The first type is found in non-COVID-19 infected people, who present with psychopathology similar to that described above. We hypothesize that the etiology of this “Type A” follows exposure to pandemic stressors, including quarantine and social isolation, fear of infection, and both social and physical distancing. “Type B” is manifested in infected individuals. We suggest that it includes neurological and psychiatric characteristics which emerge from the resulting effects of the viral infection, e.g., coagulopathy-related strokes and cranial nerve injury[103], and sensory impairment[104,105]. It may be diagnosed as a part (excluding systemic and metabolic dysfunctions) of the heterogeneous syndrome, currently termed in the literature as long COVID.

It has been reported in a large sample (n = 84285) of COVID-19 infection survivors that those chronic neurocognitive impairments persisted, even when gender, age, racial-ethnic group, income, education level, and previously experienced medical conditions were considered. This study supported the authors’ conclusion that COVID-19-related symptoms are induced by the virus acting at multi-system levels, affecting the brain beyond the effects on other organs[106]. Bi-directional associations between psychiatric disorders and COVID-19 infection have been suggested, based on retrospective analysis of data from a large sample[107]. Specifically, survivors of COVID-19 infection presented an increased risk of psychiatric outcomes, and an existing psychiatric diagnosis was a risk factor for COVID-19 infection.

Thus, a clinical neurological evaluation is needed in addition to assessing psychopathology to provide a comprehensive clinical picture of COVID-19-related symptoms. The etiology of Type A is hypothesized to be linked to the multiplicity of COVID-19 situational stressors. The etiology of Type B is suggested to be mainly the consequence of the infection itself, including the neuropsychiatric effects of the virus. This approach may provide an overarching framework for future studies (see Figure 1).

Figure 1
Figure 1 Outline of the Complex Stress Disorder Syndrome hypothesis and pathways for future treatment as a diagnosis-derived expected development. COVID-19: Coronavirus disease 2019.
Differential diagnosis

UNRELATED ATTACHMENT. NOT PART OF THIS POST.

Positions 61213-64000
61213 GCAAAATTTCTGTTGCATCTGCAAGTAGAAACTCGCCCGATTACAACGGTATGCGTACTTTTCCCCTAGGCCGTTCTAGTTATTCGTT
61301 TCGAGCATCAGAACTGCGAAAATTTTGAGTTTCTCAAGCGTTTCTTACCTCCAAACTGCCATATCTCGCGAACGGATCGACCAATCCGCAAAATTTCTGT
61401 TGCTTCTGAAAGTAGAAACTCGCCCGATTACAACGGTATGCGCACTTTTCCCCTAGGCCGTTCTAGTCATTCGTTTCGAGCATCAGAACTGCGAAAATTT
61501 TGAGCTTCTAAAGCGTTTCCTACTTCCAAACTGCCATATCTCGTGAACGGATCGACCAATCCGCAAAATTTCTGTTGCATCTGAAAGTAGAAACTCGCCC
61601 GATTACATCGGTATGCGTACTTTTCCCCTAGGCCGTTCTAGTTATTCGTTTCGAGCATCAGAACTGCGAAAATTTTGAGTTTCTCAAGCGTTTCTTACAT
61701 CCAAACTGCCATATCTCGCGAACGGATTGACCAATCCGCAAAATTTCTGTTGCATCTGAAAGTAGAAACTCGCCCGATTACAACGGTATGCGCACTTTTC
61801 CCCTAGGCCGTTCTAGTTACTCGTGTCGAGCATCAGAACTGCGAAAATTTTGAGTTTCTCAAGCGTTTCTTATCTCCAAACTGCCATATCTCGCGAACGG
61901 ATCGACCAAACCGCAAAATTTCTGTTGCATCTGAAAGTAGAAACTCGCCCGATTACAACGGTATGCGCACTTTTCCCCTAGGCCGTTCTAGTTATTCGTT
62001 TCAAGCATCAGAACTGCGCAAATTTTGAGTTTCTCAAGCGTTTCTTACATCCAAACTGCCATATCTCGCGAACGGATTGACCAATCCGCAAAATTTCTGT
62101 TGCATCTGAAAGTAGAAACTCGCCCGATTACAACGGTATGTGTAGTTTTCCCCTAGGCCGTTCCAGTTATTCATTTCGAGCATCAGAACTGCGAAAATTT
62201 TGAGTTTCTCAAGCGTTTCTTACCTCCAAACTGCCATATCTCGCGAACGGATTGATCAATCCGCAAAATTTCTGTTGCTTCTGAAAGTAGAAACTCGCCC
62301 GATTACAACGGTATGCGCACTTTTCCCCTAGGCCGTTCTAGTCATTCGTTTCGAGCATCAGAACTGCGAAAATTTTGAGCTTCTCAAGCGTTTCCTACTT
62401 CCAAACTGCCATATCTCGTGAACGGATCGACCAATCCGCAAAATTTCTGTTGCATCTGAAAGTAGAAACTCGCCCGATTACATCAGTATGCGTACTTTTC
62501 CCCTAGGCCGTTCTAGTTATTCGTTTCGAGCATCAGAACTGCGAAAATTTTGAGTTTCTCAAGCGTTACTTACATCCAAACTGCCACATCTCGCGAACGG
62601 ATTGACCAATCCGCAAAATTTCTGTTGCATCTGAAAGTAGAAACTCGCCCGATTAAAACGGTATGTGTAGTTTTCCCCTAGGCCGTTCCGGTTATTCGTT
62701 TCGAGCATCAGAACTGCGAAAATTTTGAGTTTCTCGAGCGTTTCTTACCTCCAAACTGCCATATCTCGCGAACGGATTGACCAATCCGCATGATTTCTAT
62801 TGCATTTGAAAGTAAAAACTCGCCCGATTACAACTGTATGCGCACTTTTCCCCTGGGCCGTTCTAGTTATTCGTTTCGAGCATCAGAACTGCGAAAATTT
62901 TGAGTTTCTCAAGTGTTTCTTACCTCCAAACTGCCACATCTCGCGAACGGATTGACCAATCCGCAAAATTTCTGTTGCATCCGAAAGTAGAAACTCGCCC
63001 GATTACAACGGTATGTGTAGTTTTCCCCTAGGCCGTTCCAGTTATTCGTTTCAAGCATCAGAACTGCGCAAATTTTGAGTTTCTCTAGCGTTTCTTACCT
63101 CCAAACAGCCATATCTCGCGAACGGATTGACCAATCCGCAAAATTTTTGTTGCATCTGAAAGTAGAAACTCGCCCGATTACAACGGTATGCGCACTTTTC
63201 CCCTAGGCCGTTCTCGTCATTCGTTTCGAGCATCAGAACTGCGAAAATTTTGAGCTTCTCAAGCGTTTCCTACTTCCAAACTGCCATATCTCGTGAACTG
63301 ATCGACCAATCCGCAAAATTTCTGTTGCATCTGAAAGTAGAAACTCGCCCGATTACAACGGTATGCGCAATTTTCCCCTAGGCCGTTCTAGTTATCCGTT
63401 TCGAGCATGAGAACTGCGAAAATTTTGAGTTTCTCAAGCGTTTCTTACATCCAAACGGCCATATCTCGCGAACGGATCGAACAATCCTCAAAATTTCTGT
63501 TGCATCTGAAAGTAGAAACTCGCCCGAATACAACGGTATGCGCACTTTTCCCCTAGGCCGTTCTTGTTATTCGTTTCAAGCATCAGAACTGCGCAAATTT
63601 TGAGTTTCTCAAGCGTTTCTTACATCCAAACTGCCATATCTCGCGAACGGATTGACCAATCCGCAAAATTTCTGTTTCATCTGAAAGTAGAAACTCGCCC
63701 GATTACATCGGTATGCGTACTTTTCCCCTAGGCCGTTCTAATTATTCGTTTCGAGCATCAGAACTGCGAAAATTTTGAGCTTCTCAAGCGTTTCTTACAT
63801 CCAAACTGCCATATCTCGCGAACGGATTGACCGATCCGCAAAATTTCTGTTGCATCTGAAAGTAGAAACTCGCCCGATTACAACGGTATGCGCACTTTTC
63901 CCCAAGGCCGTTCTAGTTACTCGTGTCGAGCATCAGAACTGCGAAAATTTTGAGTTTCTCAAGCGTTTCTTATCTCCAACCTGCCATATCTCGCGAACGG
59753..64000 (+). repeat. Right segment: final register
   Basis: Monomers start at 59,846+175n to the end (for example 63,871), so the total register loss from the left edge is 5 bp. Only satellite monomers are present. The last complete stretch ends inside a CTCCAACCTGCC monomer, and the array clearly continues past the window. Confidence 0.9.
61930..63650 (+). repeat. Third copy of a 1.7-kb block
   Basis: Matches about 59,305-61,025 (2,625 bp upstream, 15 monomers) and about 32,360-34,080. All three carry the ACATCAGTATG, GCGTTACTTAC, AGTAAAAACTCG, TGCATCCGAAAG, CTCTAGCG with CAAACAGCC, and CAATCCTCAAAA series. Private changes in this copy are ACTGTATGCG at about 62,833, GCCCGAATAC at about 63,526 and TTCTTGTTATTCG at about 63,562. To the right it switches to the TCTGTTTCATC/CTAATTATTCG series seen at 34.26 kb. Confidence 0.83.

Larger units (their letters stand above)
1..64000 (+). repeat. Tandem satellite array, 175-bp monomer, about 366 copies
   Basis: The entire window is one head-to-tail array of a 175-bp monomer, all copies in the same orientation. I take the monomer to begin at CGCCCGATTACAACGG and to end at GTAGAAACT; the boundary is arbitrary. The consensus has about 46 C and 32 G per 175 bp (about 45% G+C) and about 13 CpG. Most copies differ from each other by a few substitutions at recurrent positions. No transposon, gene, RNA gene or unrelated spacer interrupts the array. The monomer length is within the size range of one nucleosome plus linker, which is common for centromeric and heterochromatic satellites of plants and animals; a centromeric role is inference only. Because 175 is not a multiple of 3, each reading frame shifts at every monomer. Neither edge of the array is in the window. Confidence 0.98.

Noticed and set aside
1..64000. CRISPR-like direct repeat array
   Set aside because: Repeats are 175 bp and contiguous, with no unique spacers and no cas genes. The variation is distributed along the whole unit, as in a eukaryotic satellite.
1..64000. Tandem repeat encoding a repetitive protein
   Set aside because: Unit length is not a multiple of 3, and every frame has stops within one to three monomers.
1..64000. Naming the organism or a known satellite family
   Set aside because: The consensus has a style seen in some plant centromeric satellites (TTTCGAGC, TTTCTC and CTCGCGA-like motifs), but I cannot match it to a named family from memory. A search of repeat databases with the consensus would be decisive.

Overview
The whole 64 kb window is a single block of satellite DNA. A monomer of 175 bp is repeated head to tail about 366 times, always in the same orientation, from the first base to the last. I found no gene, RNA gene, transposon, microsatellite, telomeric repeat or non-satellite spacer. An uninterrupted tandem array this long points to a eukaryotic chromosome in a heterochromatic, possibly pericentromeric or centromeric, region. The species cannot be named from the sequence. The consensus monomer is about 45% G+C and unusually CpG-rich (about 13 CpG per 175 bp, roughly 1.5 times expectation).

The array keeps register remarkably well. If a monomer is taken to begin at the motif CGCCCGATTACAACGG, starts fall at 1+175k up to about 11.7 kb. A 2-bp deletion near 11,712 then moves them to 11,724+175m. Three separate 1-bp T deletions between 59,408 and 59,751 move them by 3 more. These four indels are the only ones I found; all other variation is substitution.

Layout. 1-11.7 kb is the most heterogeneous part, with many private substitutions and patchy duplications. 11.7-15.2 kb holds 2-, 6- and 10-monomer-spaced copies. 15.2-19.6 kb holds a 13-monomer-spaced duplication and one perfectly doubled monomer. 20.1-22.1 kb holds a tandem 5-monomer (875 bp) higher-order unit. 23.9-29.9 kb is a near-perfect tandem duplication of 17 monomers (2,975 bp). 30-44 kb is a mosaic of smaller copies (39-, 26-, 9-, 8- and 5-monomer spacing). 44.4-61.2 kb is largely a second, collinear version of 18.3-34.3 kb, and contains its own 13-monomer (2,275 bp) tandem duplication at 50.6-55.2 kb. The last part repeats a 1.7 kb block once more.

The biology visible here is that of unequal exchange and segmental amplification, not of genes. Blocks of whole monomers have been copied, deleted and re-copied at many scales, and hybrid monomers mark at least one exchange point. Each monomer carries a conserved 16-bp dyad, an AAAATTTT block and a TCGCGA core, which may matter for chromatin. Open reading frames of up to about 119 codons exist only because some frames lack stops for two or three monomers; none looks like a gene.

In contrast to traditional diagnoses, mental disorders associated with COVID-19 are different as follows: (1) PTSD diagnosis includes exposure to a frightening stressor, resulting in nightmare and over-generalization to other situations. However, the COVID-19 reactions include extended exposure to complex stressors, diffused anxiety regarding infection and disease, without repeated nightmares, flashbacks or over-generalization as recently reported[47]; (2) Diagnosis of Adjustment Disorder rules out PTSD and bereavement, and it displays a short stressor to symptoms onset. In contrast, during COVID-19, several months may elapse before symptom onset; (3) Diagnosis of Acute Stress Disorder implies a simpler stressor and a specific symptom response. In contrast, the pandemic stressors and the pattern of response are complex, as detailed above; (4) Obsessional thoughts are ego-syntonic by definition. During the pandemic, fear of contamination and associated behaviors are justified by the objective situation (e.g., need for masks, extra hygienic guidelines, social distancing); the behaviors related to these guidelines are clearly not part defined by Obsessive Compulsive Disorder; (5) The criteria for defining Generalized Anxiety Disorder list excessive worrying (on diverse issues) and shifting back and forth among them. In contrast, COVID-19-related mental health reports include anxiety that is clearly related to the several pandemic-relevant stressors[47]; and (6) The diagnosis of Major Depression Disorder includes anhedonia, low affect, psychomotor agitation, unfitting guilt feelings, diminished drive and energy, trouble concentrating, and indecisiveness. Some of these symptoms, along with others, are to be found in COVID-19-related mental health reports. Future studies should address all these issues.